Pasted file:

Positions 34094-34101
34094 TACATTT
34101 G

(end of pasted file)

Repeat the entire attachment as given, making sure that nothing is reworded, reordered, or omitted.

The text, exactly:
Positions 34094-34101
34094 TACATTT
34101 G